Age-related macular degeneration (AMD): pathogenesis and therapy.Pharmacol Rep 2006 May-Jun; 58(3):353-63PR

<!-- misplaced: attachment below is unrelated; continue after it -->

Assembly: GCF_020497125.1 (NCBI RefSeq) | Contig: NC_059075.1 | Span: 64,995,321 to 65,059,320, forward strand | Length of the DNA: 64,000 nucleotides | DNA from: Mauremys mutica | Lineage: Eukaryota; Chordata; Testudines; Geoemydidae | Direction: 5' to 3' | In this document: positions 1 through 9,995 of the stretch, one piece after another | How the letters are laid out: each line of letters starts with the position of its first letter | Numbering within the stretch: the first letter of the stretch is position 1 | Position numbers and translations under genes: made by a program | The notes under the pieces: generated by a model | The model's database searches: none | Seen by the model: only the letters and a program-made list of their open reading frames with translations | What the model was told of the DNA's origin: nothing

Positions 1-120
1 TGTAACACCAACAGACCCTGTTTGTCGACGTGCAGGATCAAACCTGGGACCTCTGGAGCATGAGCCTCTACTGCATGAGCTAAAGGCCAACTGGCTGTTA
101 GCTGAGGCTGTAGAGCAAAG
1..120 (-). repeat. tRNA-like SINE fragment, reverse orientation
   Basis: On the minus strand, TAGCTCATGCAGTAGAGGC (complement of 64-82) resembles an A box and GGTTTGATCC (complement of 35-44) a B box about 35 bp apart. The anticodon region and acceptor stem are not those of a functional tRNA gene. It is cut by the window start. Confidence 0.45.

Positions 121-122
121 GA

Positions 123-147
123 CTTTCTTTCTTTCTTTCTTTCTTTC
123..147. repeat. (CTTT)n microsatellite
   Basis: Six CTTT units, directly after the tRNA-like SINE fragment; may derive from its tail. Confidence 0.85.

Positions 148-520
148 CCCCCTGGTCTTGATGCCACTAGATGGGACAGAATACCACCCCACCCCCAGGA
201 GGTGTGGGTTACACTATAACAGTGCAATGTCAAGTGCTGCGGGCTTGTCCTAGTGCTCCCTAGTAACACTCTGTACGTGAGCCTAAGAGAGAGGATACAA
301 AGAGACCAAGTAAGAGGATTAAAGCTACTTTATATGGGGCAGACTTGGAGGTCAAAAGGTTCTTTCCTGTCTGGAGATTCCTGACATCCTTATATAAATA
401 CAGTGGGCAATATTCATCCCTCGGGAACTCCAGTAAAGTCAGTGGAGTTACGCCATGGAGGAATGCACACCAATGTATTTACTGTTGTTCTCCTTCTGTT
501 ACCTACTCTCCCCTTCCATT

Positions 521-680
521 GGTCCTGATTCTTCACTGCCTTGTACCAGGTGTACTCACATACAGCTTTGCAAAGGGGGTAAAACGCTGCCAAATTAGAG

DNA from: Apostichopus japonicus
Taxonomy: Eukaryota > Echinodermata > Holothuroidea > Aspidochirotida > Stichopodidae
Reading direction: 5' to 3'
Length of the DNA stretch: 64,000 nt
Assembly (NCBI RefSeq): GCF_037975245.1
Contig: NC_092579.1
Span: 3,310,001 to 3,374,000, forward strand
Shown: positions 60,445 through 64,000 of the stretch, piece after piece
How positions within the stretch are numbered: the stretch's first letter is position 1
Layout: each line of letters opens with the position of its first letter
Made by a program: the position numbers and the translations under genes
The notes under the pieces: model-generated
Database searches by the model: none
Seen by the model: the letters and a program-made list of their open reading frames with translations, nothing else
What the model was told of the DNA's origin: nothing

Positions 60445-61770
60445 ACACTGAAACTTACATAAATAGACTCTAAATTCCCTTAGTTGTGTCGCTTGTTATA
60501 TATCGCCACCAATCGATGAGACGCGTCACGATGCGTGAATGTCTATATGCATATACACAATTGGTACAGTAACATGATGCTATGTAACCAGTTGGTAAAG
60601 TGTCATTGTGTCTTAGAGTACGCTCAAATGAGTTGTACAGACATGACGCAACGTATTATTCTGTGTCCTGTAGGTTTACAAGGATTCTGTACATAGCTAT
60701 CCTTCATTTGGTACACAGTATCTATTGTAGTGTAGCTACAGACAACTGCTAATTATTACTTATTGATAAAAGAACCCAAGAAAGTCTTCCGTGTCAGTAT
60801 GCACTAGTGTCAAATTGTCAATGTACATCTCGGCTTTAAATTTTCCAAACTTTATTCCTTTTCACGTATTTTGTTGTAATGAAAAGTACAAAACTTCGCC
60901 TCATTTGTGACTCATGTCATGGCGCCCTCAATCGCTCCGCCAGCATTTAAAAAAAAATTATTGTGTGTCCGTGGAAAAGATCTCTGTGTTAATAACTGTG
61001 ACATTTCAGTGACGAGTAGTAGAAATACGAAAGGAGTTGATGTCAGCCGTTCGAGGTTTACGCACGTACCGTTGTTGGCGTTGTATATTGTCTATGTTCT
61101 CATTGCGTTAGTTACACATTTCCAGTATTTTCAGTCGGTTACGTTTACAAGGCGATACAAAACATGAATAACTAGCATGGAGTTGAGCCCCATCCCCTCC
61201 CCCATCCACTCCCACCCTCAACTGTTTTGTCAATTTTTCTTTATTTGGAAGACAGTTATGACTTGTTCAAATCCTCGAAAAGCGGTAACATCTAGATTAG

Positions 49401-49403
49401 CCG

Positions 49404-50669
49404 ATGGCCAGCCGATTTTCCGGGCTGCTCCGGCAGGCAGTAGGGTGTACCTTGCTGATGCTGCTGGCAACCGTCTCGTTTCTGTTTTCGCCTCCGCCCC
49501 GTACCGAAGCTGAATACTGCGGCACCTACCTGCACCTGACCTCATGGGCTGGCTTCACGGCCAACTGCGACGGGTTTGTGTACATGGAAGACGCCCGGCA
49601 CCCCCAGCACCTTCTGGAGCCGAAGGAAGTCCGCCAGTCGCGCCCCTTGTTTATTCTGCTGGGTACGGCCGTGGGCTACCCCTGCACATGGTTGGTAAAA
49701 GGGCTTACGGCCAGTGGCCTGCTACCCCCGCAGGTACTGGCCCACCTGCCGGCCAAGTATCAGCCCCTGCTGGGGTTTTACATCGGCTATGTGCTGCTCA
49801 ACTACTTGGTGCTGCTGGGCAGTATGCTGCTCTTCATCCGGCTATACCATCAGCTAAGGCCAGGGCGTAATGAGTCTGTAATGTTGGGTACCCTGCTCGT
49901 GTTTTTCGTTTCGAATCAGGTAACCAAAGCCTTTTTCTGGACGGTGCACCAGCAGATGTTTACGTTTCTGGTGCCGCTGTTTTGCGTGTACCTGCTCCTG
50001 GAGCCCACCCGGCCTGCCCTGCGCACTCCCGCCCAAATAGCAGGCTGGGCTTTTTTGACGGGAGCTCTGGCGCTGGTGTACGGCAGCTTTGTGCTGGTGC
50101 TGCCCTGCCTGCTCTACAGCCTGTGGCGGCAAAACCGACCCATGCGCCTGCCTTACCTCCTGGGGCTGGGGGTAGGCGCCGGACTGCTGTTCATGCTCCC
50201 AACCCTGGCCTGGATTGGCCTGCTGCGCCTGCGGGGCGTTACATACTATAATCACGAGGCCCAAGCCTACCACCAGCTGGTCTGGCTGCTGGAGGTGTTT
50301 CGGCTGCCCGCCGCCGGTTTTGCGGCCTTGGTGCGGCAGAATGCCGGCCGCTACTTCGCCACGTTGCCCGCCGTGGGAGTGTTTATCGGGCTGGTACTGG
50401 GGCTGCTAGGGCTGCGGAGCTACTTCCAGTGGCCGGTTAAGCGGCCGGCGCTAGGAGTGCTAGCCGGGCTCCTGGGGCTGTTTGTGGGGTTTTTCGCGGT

Age-related macular degeneration (AMD) is a disease leading to severe visual loss and legal blindness in the elderly population. Its pathogenesis, likely multifactorial, involving a complex interaction of metabolic, functional, genetic and environmental factors, remains poorly understood. For these reasons currently used therapeutic approaches are insufficiently effective. Although major abnormalities are seen in four functionally interrelated tissues, i.e., photoreceptors, retinal pigment epithelium (RPE), Bruch's membrane and choriocapillaries, the impairment of RPE cell functions is an early and crucial event in the molecular pathways leading to clinically relevant AMD changes. RPE progressively degenerate, which results in a progressive irreversible degeneration of photoreceptors. Four processes: lipofuscinogenesis, drusogenesis, inflammation and neovascularization, specifically contribute to the development of two forms of AMD, the dry form (non-exudative; geographic atrophy) and the wet form (exudative, neovascular). This paper briefly describes major molecular and cellular events leading to AMD, and presents currently used and new experimental, forthcoming therapeutic strategies.